Let’s know when you have done that… and we’ll go to step 2.

    I am not sure that there’s anyone in the Wellington region deliberately planting (or building a protected area etc) for any species, but may be wrong.

    Planting the host plant and a range of nectar plants is a very good beginning.

    Cheers

    Jacqui

    #52630

    Blake in Porirua
    Participant

    Hi,
    Old thread I realise, but worth a try.
    I’m looking to find a local that could help guide me with setting up for admirals. Perhaps I could visit your set up?
    Thanks kindly

    #26814

    Anna
    Participant

    Thanks for that Norm. I had noticed a lot of seeds germinating, and was wondering how they would cope through winter.

    #26812

    NormTwigge
    Keymaster

    Urtica urens is listed as frost hardy, which I have noted also. But it does not do well in complete shade and needs part sun. If grown in pots they do better in deep pots as the plant has a deep tap root, and ensure the soil is kept moist.

    #26811

    Anna
    Participant

    Is Urtica urens frost tender at all?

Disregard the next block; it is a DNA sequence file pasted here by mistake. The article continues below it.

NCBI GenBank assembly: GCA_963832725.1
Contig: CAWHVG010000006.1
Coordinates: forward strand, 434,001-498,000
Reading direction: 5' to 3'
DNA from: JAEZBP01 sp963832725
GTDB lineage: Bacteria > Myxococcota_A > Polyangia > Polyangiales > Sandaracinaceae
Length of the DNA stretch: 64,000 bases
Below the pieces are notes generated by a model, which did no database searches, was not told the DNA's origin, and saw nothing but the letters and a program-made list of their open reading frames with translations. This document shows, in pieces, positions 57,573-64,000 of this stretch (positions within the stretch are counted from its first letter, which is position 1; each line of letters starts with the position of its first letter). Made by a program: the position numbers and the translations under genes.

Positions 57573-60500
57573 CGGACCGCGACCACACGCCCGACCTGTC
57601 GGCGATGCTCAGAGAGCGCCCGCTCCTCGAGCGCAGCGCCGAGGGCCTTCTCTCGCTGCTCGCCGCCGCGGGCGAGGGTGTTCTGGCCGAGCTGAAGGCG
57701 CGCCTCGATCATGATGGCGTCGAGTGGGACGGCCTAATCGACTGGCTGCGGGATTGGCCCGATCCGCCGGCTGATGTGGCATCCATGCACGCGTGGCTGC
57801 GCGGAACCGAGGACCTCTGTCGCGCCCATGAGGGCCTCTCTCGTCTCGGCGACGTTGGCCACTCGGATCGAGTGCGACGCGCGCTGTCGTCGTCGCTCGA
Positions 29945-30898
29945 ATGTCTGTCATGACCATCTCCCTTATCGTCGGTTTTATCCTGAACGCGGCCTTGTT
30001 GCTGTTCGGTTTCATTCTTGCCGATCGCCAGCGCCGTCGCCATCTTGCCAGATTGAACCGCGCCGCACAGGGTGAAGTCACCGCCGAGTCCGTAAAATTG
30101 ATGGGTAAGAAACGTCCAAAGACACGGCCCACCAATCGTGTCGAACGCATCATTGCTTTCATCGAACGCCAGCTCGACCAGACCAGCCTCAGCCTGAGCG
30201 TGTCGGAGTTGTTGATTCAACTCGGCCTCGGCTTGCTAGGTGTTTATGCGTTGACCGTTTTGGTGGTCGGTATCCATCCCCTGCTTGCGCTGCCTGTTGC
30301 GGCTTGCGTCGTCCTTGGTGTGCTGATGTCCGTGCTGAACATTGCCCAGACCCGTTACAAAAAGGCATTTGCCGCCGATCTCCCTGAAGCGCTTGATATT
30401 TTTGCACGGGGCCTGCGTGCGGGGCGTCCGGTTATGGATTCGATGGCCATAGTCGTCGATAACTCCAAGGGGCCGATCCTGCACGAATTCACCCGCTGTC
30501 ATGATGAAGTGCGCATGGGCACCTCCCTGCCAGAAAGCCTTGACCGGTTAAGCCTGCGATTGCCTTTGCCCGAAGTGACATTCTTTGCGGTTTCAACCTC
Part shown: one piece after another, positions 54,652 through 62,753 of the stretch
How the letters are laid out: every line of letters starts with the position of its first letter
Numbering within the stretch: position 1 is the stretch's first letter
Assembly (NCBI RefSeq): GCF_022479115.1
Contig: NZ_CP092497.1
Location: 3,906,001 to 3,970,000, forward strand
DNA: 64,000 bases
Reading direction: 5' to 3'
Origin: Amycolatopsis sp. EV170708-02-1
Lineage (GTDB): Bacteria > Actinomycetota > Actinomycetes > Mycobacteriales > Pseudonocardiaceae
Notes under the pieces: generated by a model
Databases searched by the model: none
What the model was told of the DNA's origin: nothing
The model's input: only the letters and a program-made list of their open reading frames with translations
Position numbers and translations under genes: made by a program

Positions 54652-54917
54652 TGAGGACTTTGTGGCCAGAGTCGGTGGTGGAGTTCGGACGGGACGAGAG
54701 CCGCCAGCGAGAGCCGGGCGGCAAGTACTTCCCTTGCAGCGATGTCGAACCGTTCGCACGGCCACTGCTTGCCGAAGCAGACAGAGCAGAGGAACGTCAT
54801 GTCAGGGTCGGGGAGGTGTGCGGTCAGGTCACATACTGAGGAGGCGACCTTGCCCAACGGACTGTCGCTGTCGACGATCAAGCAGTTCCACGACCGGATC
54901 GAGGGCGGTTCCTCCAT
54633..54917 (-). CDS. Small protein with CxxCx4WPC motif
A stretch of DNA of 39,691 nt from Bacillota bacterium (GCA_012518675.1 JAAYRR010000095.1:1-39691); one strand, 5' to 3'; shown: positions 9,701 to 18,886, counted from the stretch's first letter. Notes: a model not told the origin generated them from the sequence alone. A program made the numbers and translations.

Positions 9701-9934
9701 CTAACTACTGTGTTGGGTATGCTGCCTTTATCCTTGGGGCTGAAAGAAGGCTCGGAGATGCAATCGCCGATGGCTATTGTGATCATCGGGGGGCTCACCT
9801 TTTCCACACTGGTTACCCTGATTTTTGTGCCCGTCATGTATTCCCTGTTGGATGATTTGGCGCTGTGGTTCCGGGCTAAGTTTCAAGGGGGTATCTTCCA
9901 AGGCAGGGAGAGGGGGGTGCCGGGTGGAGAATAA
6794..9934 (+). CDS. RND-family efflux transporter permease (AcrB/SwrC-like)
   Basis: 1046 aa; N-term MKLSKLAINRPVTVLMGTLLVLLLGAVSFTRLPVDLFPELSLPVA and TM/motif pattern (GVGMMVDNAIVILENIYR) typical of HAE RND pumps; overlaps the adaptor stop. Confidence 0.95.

#26808

    NormTwigge
    Keymaster

    Essie01 – with Urtica ferox growing in the area there will be red admiral butterflies for sure. Nettles growing on your property will eventually be found by them, and nectar flowers like hebe,buddleia and marigolds growing will also encourage them.
    Be aware that the Greater Wellington Regional Authority has a ban on growing or propagating Urtica dioica, but Urtica urens can be found on farms, and Urtica ferox and Urtica incisa plants (both native) can be purchased from Oratia Native Plant Nursery. If you get plants established now they will be of a suitable size to sustain a population of admirals next spring/summer, as like monarchs it is easy to have the plants stripped by the caterpillars if the plants are small or few in number. Seeds of Urtica urens (or any variety of nettle)sown now will start a nettle patch that will be well established for next season.

    #26791

    Anna
    Participant

    Essie01…what you need is for someone to give you nettle plants or seeds. I have raised both Red and Yellow Admirals on Urtica dioica (perennial nettle) and Urtica urens (annual nettle)

    #26790

    Darren
    Participant

    Gloves are good, long sleeves also. But watch out for that exposed bit of tender skin on your inside wrist…
    (ouch ouch ouch)

    #26774

    Essiew01
    Participant

    I’ve been told that there is some urtica ferox growing in some bush in the surrounds of Porirua. Does that mean that there will be Red Admirals somewhere nearby? If not, what do we need to do?

    #26771

    Anna
    Participant

    What it needs Essie01 is for lots of people throughout the country to plant a few nettle and nectar plants, and before we know it there should be heaps of Admirals. I haven’t been doing it for long but have raised and released a lot already.
    Anyone reluctant to have a few nettles need only purchase a pair of gloves to put on when handling the nettle, and the rest is pure joy!